I played my only few MERP sessions in Bree and the Barrow-Downs, it must have been 1994. I played a sylvan elf something (mage or bard), my dearest friend was the GM. We struggled quite a bit with character creation (we used the Italian translation of the first edition, so we had none of the nice prefab characters included in the second). Probably, we also misunderstood a bunch of rules. Nonetheless, even then as a player I perceived Bree as a well done setting. Today, reading the module for the first time, I am pleased to confirm this ancient impression. This module is, quite simply, a perfect sandbox. Not necessarily the most exciting, or ambitious: from my still limited knowledge of the MERP catalogue, Goblin-Gate and Hillmen of the Trollshaws seem to offer more meat. But in its own little way, Bree is a very solid work.

It must be borne in mind that while MERP was designed to let you play in any chosen time of the ME timeline, it explicitly privileged the XVII century of the Third Age. This choice, criticized my many, had in fact two clear advantages: first, it gave you a setting which resembled the books just enough to give the players a sense of familiarity while not letting them take everything for granted, and second, it made it possible for the GM to write expansive campaigns without necessarily destroying the official history of ME. In the case of Bree, the choice has many interesting consequences. At this time, Bree is still one of the main hobbit settlements, the Shire having been founded only few decades before. The kingdoms of Arthedain and Cardolan, at the boundary of which Bree stands, are still in existence, while struggling. Interestingly, the haunting of the Barrow-downs is also very recent. If your Tolkien-Fu fails you (like mine failed me), remember that the Barrow-wights are not the ghosts of the people buried in the mounds themselves (namely, ancient warriors of Cardolan fallen while fighting Angmar) bur rather evil spirits sent by the Witch-King of Angmar to desecrate those very tombs.  Angmar, remember, is also still standing and is in fact moving aggressively to take down the two northern kingdoms. This, while taking away the charm of “age-old haunted ruins”, makes the thing more interesting role-playing-wise: the haunting is a new and strange phenomenon, which deserves investigation.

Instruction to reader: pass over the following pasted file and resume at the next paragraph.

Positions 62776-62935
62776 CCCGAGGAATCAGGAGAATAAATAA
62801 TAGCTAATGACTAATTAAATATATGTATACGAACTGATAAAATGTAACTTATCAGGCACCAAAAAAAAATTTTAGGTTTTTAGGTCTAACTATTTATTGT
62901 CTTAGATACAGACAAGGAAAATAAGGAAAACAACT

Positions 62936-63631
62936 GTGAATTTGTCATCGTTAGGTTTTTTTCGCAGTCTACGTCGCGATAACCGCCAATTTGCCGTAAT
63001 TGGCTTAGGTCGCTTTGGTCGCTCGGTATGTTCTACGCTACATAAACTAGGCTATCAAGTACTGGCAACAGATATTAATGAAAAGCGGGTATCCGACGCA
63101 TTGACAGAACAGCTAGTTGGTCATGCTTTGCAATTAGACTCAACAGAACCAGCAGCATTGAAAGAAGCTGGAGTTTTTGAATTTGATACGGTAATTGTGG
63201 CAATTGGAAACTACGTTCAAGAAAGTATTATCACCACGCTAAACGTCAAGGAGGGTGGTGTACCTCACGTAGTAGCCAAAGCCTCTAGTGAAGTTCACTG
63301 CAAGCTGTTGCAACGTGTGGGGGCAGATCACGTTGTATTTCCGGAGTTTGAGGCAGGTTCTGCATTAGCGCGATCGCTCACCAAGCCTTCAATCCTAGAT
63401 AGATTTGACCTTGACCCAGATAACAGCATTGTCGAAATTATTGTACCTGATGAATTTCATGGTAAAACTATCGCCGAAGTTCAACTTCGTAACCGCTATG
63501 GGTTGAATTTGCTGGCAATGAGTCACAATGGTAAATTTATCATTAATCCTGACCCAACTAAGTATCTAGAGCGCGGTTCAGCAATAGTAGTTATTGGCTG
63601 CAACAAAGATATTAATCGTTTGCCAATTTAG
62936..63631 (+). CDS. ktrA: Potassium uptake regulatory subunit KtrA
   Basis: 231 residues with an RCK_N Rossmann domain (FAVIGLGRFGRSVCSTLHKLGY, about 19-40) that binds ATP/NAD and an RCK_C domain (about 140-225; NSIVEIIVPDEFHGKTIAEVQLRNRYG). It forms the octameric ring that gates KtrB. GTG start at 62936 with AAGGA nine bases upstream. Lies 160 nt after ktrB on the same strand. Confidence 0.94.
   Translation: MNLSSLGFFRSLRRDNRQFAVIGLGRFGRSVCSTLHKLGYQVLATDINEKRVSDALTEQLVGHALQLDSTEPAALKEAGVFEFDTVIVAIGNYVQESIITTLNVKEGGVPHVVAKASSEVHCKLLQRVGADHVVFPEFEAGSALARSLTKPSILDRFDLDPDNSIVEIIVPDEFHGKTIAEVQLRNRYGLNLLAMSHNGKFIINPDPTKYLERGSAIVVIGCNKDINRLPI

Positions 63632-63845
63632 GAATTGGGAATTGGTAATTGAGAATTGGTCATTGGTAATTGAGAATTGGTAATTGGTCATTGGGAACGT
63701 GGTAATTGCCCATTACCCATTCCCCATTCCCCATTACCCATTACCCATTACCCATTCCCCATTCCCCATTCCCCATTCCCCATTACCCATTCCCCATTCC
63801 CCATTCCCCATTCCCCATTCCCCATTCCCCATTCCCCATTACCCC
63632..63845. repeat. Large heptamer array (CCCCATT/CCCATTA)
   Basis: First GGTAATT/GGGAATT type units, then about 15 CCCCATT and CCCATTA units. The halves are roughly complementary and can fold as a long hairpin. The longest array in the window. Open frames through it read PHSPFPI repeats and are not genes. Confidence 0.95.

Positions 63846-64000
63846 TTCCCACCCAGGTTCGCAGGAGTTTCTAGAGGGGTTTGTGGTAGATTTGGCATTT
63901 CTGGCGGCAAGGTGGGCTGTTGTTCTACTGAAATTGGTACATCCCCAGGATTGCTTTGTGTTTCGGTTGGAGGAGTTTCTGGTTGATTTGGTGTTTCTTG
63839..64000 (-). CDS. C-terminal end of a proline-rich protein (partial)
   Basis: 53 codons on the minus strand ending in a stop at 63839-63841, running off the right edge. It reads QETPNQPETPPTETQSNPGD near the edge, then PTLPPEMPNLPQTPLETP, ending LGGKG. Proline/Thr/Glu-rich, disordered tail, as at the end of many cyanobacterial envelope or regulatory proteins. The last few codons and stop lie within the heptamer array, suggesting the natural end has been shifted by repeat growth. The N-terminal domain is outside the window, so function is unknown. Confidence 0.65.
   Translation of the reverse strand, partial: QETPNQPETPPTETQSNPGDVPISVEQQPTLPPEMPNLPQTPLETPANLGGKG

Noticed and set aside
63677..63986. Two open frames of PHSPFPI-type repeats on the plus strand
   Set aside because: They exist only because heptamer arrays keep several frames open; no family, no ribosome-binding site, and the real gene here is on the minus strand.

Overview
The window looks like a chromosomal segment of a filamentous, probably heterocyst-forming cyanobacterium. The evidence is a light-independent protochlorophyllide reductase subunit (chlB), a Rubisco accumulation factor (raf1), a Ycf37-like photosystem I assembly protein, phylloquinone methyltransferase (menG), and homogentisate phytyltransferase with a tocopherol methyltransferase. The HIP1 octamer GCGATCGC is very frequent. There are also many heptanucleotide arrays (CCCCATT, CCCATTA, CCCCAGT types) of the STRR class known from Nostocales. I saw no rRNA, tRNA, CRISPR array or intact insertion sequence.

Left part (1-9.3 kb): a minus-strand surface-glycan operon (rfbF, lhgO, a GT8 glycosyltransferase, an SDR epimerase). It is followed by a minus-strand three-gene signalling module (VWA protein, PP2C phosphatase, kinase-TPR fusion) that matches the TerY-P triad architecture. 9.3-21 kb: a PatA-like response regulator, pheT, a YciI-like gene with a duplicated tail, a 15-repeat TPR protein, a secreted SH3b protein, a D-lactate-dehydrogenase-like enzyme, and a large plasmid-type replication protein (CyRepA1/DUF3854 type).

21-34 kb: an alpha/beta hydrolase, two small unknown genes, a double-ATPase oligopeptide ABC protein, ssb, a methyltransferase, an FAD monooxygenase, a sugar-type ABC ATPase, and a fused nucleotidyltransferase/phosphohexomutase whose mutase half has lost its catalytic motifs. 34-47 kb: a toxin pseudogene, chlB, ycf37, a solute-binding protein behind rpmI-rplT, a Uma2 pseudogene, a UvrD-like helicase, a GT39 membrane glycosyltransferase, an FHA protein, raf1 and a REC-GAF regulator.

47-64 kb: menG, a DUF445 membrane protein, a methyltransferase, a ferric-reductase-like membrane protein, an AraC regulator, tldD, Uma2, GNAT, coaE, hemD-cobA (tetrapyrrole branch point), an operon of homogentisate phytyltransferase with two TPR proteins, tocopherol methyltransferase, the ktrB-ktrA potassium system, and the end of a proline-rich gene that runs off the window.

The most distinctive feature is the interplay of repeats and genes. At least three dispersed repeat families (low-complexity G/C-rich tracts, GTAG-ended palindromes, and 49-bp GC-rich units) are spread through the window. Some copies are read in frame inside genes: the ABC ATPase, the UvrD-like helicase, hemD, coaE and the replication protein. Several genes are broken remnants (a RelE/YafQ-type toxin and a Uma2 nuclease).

Turning to the mounds themselves, consistently with the sandbox orientation, they are laid out in painstaking detail. You come to know the identity of all the illustrious guests, both dead and undead, and the respective treasures.  The often criticized abundance of minor magic items is there to be seen: but one should not forget that when Tolkien let us in a Barrow-down it was in fact replete with special weapons. The only real problem with the description is a common one in MERP, which was never the strongest game in checking its stats for consistency: the powers of the wights are described very concisely and confusingly, and, even worse, they do not match with those given in the MERP rulebook or in other undead sources either. Here, no energy draining power is explicitly mentioned, and the properties of their Paralysis and Sleep spells are not spelled out in full. Obviously, I can only advise the GM to find the version s/he likes the most and stick to it.